The door is shut rudely on me, and I hear a heated conversation from behind the mahogany door. I shudder at the cold that quickly replaces the warmth of where Holmes once stood.

This time, it only takes me one try to knock on the door, and only half the time for it to swing open and reveal just the man I was looking for.

“Let’s start over. Mr. Holmes, you requested my services for an experiment of some sort? You know, the one you were about to perform on Watson and thus most likely kill him or his dog? Seeing as to the doctor’s completely dumbfounded reaction, I’m probably the first person to ever wish to volunteer. It means I’m probably mad or desperate, but we’ll deal with specifics later. The experiment, Mr. Holmes?”

A smile chock full of boyish enthusiasm and thing I could not place was instantly upon Mr. Holmes’ face. I had never felt so afraid as I did now.

“Watson, dear, you were wrong about this one. It seems my first impression was uncharacteristically flawed, she’s a woman actually worth my time! She’s a volunteer!”

I couldn’t resist a parting quip, “If I were a man, I would kill you for that insult.”

“Don’t overplay a hand, sweetheart, it just isn’t done in the circles of polite society. And yes, now I actually care about that sort of thing, simply for the sake of a true lady being in my male presence. By the way, you being hired at all was Watson’s idea, so if you have any problems, talk to him. I’ll pay you, you clean, this will be the basis of our relationship until the day every single one of your poverty-stricken siblings marries or gets a job.”

He leaned in close, and this time, I shivered for very different reasons when I felt his rough, unshaven skin against mine, “Just in case you cannot follow my brilliance, darling, I meant you as that aforementioned lady. You are a lady, right? Oh, but wait, I’m never wrong. Why? Deduce this, darling: I’m Sherlock Holmes.”

…hijo de puta…



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This article has 46 comments. Post your own now!

TheCapturedBatThis teenager is a 'regular' and has contributed a lot of work, comments and/or forum posts, and has received many votes and high ratings over a long period of time. This work has been published in the Teen Ink monthly print magazine. said...
Aug. 25, 2013 at 9:47 pm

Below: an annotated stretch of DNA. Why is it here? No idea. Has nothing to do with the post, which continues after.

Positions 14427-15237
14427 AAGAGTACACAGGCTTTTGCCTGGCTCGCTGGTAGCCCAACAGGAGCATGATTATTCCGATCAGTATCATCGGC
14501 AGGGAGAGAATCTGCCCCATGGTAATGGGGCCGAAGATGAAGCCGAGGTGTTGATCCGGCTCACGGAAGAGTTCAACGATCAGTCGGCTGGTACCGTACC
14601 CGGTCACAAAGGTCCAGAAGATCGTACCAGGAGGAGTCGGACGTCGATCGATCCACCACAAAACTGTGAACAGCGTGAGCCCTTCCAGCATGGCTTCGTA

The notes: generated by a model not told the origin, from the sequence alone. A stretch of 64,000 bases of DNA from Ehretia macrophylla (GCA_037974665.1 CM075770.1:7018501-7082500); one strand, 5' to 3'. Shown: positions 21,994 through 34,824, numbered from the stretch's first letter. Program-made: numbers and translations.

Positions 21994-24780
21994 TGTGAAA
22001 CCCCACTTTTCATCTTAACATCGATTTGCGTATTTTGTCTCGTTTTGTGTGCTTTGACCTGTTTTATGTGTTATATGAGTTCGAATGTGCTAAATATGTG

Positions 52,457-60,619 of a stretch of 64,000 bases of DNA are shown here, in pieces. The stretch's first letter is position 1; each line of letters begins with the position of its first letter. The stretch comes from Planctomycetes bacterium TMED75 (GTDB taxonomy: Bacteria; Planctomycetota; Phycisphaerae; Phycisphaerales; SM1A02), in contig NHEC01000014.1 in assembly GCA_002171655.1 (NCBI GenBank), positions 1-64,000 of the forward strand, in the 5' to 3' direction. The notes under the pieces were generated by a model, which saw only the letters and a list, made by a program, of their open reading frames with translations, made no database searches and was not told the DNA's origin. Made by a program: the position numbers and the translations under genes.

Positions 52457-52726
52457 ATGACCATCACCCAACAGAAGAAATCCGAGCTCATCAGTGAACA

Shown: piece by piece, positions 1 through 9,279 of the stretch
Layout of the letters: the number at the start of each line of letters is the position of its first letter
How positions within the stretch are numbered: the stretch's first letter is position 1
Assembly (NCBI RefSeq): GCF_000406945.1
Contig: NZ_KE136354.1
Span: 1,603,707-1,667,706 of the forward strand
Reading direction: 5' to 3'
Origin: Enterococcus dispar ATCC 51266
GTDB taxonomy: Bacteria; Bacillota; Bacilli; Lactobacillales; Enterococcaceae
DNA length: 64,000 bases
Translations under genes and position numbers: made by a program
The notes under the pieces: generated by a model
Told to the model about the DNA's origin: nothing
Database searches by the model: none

You've done an amazing job capturing the feel of the movie. The dialogue was quite clever. I get the picture that you are quite fond of Sherlock Holmes as he was portrayed by Robert Downey.
 
vegangirl0725 said...
Aug. 5, 2013 at 5:01 pm
I have never read any Sherlock homles book, I saw one of the movies. This story is great!!!
 
Claudia.VII replied...
Aug. 5, 2013 at 9:58 pm
Thank you! Your comment means a ton. :)
 
Carly_ElizabethThis teenager is a 'regular' and has contributed a lot of work, comments and/or forum posts, and has received many votes and high ratings over a long period of time. said...
Aug. 5, 2013 at 2:13 pm
Ok I have to ask. What does the last part mean? "Hijo de puta" Any who, I simply adored this haha. I love Sherlock Holmes (all versions of it, especially Benedict Cumberbatch) so this was amazing. The female character was perfectly portrayed, desperate, but still won't put up with Sherlock's crap haha. Just one thing, when Sherlock is talking to Watson try adding something like "indicated Mr. Holmes to someone in another room." or something haha. Nut I really liked th... (more »)
 
Claudia.VII said...
Aug. 5, 2013 at 11:31 am
By the by, I feel this comment might help any future commenters. This version of Sherlock Holmes was created on the movie version with Robert Downey (No, not Benedict Cumberbatch, sorry.) And not the book version written by Sir Arthur Conan Doyle. I apologize for any confusion, but I think that might help with people critiquing the dialogue. Thank you again!
 
MeganF said...
Aug. 5, 2013 at 9:14 am
You create a fantastic blend of description and dialog, I really admire that! :)
 
Claudia.VII replied...
Aug. 5, 2013 at 11:27 am
Thank you! Your comment really helps keep me motivated. :)
 
None0 said...
Aug. 5, 2013 at 12:00 am